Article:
Addressing the Pushback

I’ve heard plenty of criticisms of the show, both in person and online. I thought these two (HERE and HERE) were especially helpful.

  • Some have said the show makes light of suicide and rape, even to the point of glorifying it. Can anything be portrayed in cinematic form without being glorified? Seems to me this criticism is part of a larger one, beyond just one show. My concern is more that the show might allow a person to see suicide as a possibility to help rectify their pain.
  • The show hits “trigger points” for those who have a history with the various issues approached. Yes, I think this is absolutely true. One of the points made in the show is that the 13 tapes recorded by Hannah were “her truth,” as one of the characters said. If someone else’s truth is that the show is hurtful, they should not watch it. The producers could have done a better job of warning people.
  • I’ve heard that Hannah’s 13 reasons are her passing blame onto others for her own death, while in reality only she was responsible for her death. To this I would say I don’t think we should be evaluating the rationale of someone who took their own life, even if it was fiction.
  • Lastly many have said the show is over the top, portraying an overly dramatic picture of high school life. Many students don’t face the issues presented to the level of the show, some have it even worse. What’s true for some may not be true for others. This doesn’t make it false.

But, the Show Didn’t Go Far Enough

After we finished the last episode I told my wife that while I thought the show had notably raised awareness around often ignored issues, I thought their “solution” wasn’t enough. In watching a follow-up show the producers mentioned their desire for acceptance of people rather than judgment and bullying, and for increased dialogue around the pressures students feel.

While this may prevent suicide, does it lead to flourishing?

Seems to me we’re settling for something less than what’s best. What the show missed is that no person or group of people can ever show those around them enough love and acceptance. Eventually, their love and acceptance will fall short.

While some of what the show is pushing for might be helpful for students, it will never be enough to help them find the kind of flourishing life they desire deep down.

There is only one person whose unconditional love can fill the void students feel and his name is Jesus.

You might say, “well, Tyler you’re a Christian pastor, of course you think Jesus is the answer.” To that I would reply by saying the show did a great job of showing how broken everyone is. Every character in the show, no matter how perfect on the outside, displayed varying levels of brokenness, but none of them felt comfortable exposing it.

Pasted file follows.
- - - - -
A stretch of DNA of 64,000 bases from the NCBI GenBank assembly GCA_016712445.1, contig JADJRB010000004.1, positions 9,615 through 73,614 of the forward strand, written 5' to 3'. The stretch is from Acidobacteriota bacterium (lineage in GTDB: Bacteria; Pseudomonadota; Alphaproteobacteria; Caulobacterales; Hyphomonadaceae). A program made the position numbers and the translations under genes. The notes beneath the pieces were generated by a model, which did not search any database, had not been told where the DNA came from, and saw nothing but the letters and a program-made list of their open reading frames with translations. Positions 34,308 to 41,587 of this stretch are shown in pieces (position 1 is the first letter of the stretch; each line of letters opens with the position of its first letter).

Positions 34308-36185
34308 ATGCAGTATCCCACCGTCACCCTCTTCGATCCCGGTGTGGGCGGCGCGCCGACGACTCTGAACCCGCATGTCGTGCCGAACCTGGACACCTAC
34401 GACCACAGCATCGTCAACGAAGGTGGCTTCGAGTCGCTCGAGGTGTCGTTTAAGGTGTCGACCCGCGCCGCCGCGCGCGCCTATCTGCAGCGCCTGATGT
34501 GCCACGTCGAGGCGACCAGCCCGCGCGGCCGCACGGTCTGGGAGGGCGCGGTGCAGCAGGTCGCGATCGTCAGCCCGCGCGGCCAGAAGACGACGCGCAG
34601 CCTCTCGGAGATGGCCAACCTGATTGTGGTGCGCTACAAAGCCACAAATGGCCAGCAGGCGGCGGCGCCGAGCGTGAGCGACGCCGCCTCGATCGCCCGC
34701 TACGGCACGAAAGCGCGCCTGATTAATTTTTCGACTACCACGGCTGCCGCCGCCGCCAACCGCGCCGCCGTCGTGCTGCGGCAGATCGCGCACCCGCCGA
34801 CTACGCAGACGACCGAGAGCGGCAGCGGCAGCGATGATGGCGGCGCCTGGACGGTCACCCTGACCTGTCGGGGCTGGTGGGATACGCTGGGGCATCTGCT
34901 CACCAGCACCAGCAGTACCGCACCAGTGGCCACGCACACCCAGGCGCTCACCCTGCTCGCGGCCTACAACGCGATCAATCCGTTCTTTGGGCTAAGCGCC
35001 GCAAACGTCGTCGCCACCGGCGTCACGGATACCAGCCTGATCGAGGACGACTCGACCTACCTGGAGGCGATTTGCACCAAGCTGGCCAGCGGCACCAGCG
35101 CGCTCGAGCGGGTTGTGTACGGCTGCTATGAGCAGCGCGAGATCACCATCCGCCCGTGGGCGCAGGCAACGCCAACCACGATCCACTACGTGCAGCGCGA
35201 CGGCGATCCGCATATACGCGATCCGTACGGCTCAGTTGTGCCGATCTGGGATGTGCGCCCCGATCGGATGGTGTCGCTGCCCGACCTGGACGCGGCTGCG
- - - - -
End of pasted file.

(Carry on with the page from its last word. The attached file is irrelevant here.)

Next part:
The Christian faith provides the only answer to liberating people through their brokenness. Not avoiding it. Not going around it. Christ takes on the shame of your brokenness, sees you for who you are, redeems your life from the pit, creating a new life. John Newton, the writer of the hymn Amazing Grace understood this as well as anyone, saying:

“I am not what I ought to be, I am not what I want to be, I am not what I hope to be in another world; but still I am not what I once used to be, and by the grace of God I am what I am.”

A Final Thought

For those who have watched, if you are not getting more involved with youth at your church or in your community after watching, I think you totally missed the point.

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Navigating Leadership


I haven’t written on this blog in two months, the longest break I’ve ever taken during my decade of blogging. Why aren’t the words flowing? Why aren’t I motivated to come up with something new to write about? These are the questions I’ve been asking myself throughout those two months.

This is my attempt to walk myself through the jumbled mess of my life, in a way that may illuminate truths for you as well.

The stereotype of my generation is that we want to make an impact more than we want to make money. I tend to abhor and ignore generational stereotypes because they’re rarely true universally, but for me, this stereotype rings true—I entered into pastoral ministry because I tried the money route and burned out in three months.

The more I poured myself into church ministry the more I felt God was preparing me for leadership within a local church body. Through personal gift assessments, validation of respected people and co-workers, and through the encouragement of people I served with, I finished a degree and decided my life was meant to serve the church.

I started a blog to process through the many difficult tensions to navigate within churches, and more broadly for Christians within society today. Ultimately this provided the opportunity to write a book. Incredible! On the surface, the influence of my leadership was sky high.

Vulnerable to Exploitation

Every Sunday I was on stage, helping lead over a thousand people in various spaces. I wrote a book with a mid-sized nationally known publisher. My leadership trajectory was up and to the right. But I left the big church and haven’t written another book since the first. What I came to realize is that I was in a position of exploitation, where I could use my influence to lead people without ever being touched.

Now, this doesn’t mean I actually exploited people, it just means I was vulnerable to that becoming a reality because I risked very little in pushing the book, in leading the songs, in taking on various leadership responsibilities.

We tend to see vulnerability as personal exposure, but we often turn vulnerability into a commodity that can be used as a selling point (look at how authentic that person is!) to gain attention. I was good at learning how to expose myself authentically in a way that allowed me to gain notoriety, but I had never risked the thing I really cared about: influence. I wanted the chance to influence people.